starsurfer wrote: Ann wrote:
What you describe as haloes in these particular galaxies are actually examples of tidal shells.
So do you think that the chaotic nature of the spiral pattern of flocculent galaxies as well as
their extended tidal shells can be products of mergers and collisions?
Isn't it generally accepted that the spiral structure in galaxies is a result of density waves? I think collisions would affect density waves and therefore the overall structure. You can easily see this in the visual appearance of interacting and peculiar galaxies.
M51, a grand design galaxy with long arms, and companion NGC 5195. Photo: Bill Snyder.
NGC 2775, a flocculent galaxy with patchy, broken spiral fragments. Photo: Adam Block.
It is certainly true that interactions can enhance the spiral structure of disk galaxies. M51, the Whirlpool galaxy, is the poster child for this sort of enhanced spiral structure through interactions with another galaxy. Bill Snyder's picture also shows large tidal shells surrounding both M51 and its companion, NGC 5195. These shells are clearly also caused by the mutual interactions.
But take a look at Adam Block's picture of NGC 2775. Go to this page to see a full size image
of it. Here you can also see a huge tidal shell surrounding NGC 2775.
NGC 2775 could be considered a poster child for flocculent galaxies. Its spiral structure is extremely broken up and patchy.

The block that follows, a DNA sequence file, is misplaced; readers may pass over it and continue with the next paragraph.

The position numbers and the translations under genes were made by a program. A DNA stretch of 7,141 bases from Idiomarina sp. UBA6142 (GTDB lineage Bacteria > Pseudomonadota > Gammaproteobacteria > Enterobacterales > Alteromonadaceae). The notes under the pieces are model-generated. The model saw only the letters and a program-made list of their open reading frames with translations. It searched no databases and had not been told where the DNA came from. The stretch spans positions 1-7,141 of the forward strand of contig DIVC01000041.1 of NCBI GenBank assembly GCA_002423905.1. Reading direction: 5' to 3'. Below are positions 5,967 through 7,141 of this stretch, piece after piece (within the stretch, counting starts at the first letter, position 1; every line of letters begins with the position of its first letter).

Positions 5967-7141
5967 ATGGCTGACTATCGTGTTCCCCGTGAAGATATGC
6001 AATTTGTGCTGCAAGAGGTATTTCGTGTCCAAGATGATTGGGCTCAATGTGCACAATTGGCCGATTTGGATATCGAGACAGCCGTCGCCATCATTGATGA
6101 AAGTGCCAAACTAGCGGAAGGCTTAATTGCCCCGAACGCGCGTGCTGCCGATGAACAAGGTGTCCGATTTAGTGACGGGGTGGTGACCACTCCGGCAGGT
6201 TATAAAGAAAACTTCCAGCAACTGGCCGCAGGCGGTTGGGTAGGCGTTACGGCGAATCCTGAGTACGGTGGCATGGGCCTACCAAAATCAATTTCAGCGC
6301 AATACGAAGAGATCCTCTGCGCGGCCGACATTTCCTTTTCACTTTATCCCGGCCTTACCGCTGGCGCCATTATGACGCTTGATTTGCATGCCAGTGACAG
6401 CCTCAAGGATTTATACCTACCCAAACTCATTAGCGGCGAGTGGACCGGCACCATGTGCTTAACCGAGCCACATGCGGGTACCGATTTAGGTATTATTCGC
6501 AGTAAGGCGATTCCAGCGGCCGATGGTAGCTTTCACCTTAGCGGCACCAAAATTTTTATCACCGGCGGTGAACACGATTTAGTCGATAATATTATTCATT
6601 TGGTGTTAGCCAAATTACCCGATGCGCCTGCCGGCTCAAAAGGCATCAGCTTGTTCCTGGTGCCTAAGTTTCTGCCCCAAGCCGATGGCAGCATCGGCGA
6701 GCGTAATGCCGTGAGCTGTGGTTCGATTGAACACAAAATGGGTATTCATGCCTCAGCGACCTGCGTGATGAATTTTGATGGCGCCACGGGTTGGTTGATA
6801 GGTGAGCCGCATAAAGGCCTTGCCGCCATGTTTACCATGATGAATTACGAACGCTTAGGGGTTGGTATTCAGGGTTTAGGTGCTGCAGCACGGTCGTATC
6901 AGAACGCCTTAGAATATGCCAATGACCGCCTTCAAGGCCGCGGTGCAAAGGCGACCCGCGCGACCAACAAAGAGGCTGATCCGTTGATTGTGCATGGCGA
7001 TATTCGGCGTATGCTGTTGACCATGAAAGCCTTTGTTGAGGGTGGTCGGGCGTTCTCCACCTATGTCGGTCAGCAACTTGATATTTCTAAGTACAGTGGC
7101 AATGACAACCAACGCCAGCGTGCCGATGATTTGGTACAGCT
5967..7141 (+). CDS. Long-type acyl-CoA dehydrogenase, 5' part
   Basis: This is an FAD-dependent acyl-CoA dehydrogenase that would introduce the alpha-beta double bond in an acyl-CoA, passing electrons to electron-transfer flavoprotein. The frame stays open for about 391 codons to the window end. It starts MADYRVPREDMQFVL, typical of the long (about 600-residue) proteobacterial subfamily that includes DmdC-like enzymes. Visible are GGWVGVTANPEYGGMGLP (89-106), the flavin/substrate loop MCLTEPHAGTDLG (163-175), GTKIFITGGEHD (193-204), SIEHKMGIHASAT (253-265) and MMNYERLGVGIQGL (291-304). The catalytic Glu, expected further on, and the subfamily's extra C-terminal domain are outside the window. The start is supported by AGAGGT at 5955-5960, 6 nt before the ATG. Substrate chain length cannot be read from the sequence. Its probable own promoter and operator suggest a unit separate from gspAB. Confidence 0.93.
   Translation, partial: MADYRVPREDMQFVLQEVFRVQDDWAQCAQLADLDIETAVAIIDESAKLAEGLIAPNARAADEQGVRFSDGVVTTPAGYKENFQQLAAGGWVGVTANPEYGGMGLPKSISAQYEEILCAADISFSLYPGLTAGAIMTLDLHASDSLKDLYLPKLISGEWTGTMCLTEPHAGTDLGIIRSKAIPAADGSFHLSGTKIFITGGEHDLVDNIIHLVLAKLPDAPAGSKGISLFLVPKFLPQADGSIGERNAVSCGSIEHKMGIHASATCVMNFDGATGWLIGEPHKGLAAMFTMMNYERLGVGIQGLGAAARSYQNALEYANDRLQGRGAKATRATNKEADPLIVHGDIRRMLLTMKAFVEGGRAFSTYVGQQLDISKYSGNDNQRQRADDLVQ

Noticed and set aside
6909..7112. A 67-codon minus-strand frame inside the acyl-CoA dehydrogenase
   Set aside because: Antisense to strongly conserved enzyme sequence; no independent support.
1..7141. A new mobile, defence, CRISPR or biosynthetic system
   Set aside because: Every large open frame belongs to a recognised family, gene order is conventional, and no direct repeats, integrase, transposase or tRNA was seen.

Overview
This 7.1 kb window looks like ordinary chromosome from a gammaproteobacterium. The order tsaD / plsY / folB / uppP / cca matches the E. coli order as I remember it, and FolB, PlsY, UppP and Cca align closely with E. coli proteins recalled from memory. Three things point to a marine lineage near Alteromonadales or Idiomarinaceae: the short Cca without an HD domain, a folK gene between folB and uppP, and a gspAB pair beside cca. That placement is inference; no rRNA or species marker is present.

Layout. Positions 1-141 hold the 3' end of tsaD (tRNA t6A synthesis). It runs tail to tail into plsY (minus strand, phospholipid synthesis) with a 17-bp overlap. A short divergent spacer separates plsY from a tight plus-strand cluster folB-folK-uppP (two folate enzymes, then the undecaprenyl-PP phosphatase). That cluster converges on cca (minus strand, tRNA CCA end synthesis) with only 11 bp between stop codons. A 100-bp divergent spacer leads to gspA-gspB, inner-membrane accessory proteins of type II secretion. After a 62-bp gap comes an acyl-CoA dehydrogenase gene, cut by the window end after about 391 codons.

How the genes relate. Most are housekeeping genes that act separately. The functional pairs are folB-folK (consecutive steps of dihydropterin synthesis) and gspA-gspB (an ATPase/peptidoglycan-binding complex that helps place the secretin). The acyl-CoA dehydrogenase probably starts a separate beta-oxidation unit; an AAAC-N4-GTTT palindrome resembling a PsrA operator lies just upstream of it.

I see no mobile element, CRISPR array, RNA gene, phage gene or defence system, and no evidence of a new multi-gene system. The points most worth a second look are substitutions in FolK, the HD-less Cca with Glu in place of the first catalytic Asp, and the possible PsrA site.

But NGC 2775 doesn't have any sort of companion that is in any way comparable to the Whirlpool Galaxy's NGC 5195. Adam Block's full size image shows two small blue galaxies at upper right of NGC 2775; they could be at the same distance as NGC 2775 and possibly be interacting with it, but being small and blue, they are quite clearly not very massive. A small yellowish galaxy is visible in the lower left corner of the full size image. Being yellowish, it is a bit more massive than the small blue ones, but no tidal bridge can be seen between this galaxy and NGC 2775.
I'm wondering if NGC 2775 could have interacted rather violently with another galaxy and perhaps merged with it. That would explain the huge tidal shell. It could also possibly explain NGC 2775's extremely patchy and almost disintegrated spiral structure.
My point is that interactions can both enhance, disrupt and perhaps destroy a galaxy's spiral structure.